Maybe a better composition is Aaron NolaFour-year, $ 45 million pact (also with a club option) with the Phillies in 2019, which came around the same time in its refereeing cycle, though the comparison is far from perfect. While Nola was a year younger than Burnes at the time and had a longer track record as an effective starter in the big leagues, he had never reached (and hasn’t reached since) Quite the heights of Burnes over the past two seasons. So the closest comparison is probably the $ 50 million over five years that the Rays gave to Blake snell after his dominant season at Cy Young in 2018. The deferred deal, which came a year before Snell’s eligibility for arbitration, followed a breakout campaign following strong but not spectacular performances during from the previous two years.

The Brewers will likely be more than willing to give Burnes (and his dominant cutter) a little more in terms of the years and dollars the Phillies gave Nola or the Rays gave Snell, perhaps bringing him closer. a little more Strasbourg and deGrom. . They should also have money to spend; the eight-figure salaries of Avisail Garcia (signed with the Marlins) and Jackie Bradley Jr. (traded to Red Sox) both got off their books, while Lorenzo Cain‘s will do the same after playing its $ 18 million guarantee in 2022. They will stay hooked at $ 26 million a year for Christian Yelich until 2028, but they otherwise have no salary commitment in 2023 beyond $ 3.735 million to start Freddy peralta and a $ 2 million buyout from the second baseman Kolten Wong.

Of course, they’ll also want to increase a lineup that was way behind the rotation in overall production, but figuring out the plan with their rotation anchor will definitely be their first priority. Something in the neighborhood of a five or six year warranty that pushes the nine-digit bar – perhaps also including performance escalators and / or a high-priced club option or two – might be enough to satisfy the demand. club and player, ensuring the Brewers cost certainty and control over their franchise player beyond his years of officiating, and Burne enjoys significant financial security.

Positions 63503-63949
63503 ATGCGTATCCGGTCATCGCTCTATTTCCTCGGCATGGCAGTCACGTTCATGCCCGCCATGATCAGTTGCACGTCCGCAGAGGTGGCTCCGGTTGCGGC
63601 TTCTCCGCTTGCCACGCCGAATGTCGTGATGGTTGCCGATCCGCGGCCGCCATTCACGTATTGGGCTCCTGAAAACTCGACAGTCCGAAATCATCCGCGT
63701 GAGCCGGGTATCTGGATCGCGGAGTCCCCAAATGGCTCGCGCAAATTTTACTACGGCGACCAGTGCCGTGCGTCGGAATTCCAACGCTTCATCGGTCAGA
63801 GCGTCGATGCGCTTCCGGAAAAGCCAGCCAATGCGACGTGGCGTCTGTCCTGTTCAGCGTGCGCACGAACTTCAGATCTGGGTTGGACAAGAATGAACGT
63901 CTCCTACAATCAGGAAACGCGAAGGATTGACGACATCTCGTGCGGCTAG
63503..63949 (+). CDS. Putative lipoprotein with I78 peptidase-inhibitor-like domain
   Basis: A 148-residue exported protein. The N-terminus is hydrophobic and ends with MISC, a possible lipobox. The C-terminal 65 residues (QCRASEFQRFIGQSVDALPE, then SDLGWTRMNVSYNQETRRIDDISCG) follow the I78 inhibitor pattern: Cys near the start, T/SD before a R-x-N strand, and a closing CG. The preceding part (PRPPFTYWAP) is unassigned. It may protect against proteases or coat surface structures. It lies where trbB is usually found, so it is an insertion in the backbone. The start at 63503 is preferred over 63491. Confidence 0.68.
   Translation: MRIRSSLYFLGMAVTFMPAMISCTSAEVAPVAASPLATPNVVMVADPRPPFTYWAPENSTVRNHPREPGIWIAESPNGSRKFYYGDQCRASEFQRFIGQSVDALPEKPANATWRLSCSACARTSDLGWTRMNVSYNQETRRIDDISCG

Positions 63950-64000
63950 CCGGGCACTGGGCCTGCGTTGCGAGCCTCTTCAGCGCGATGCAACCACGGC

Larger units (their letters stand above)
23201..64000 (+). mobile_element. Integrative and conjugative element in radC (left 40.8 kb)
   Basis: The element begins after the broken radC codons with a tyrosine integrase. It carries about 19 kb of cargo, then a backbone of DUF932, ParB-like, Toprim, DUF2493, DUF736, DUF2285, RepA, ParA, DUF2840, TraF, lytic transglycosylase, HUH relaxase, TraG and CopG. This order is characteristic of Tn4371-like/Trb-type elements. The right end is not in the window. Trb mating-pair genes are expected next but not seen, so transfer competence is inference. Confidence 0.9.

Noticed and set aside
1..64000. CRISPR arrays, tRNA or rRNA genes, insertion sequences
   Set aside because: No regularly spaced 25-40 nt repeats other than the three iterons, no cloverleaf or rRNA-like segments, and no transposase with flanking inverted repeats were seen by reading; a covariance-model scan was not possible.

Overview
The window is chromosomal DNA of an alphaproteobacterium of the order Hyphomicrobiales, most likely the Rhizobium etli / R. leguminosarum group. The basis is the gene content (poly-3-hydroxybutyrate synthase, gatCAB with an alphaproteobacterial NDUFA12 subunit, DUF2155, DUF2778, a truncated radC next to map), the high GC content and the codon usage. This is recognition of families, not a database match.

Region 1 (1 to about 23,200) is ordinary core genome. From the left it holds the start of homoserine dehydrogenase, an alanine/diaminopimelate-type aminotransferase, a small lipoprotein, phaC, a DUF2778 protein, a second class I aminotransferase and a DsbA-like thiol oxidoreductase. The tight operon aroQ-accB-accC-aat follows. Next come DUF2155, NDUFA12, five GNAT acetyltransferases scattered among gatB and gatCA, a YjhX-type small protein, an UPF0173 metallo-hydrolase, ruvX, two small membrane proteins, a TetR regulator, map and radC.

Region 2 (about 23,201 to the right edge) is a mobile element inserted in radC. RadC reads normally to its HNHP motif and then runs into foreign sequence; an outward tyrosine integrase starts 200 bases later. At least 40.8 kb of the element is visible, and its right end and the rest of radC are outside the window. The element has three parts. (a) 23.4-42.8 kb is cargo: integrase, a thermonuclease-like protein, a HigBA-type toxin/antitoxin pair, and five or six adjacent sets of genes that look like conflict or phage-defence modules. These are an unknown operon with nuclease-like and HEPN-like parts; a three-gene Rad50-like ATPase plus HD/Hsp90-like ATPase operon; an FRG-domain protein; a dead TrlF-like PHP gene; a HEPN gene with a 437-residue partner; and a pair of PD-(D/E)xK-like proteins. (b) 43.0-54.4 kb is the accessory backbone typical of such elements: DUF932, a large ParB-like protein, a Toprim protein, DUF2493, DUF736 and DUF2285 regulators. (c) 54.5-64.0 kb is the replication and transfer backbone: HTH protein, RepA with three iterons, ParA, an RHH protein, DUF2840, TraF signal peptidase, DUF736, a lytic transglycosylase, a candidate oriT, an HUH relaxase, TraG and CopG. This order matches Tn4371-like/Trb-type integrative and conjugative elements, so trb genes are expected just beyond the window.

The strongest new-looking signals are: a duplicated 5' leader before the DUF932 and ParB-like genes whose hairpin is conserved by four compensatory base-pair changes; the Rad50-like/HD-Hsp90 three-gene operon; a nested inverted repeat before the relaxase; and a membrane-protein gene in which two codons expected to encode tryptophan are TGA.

With the Little Market Brewers amid a window of contention and Burnes teammates Woodruff and Peralta in club control through 2024 and 2026, respectively, Brewers fans can likely count on the same kind of pitcher from high-end start that propelled the 2021 club for at least a few more years, regardless of Burnes’ contract status. left-handed Eric lauer and late flowering Adrien houser will likely return to complete the rotation in 2022, each in their first arbitration eligibility, granting the club an enviable expectation of consistency in the rotation. End of studies perspective Aaron Ashby, who threw at a 4.55 ERA in 31 2/3 innings in 2021, can also push for a rotating spot, though Craig Counsell may choose to keep him in the pen (or hide him in AAA ) until his services as a starter are mandatory.

While small market brewers will likely have to shell out a few more years and money than they would like in the long run, it may just be a risk they have to take. If Burnes can stay healthy and replicate his recent dominance into his early 30s, the club would at least have the kind of top-level workhorse that perennial playoffs rely on to reach the tournament year after year. And if Burnes preserves anything like his form over the past two seasons in the long run, it would be a risk they are glad they took.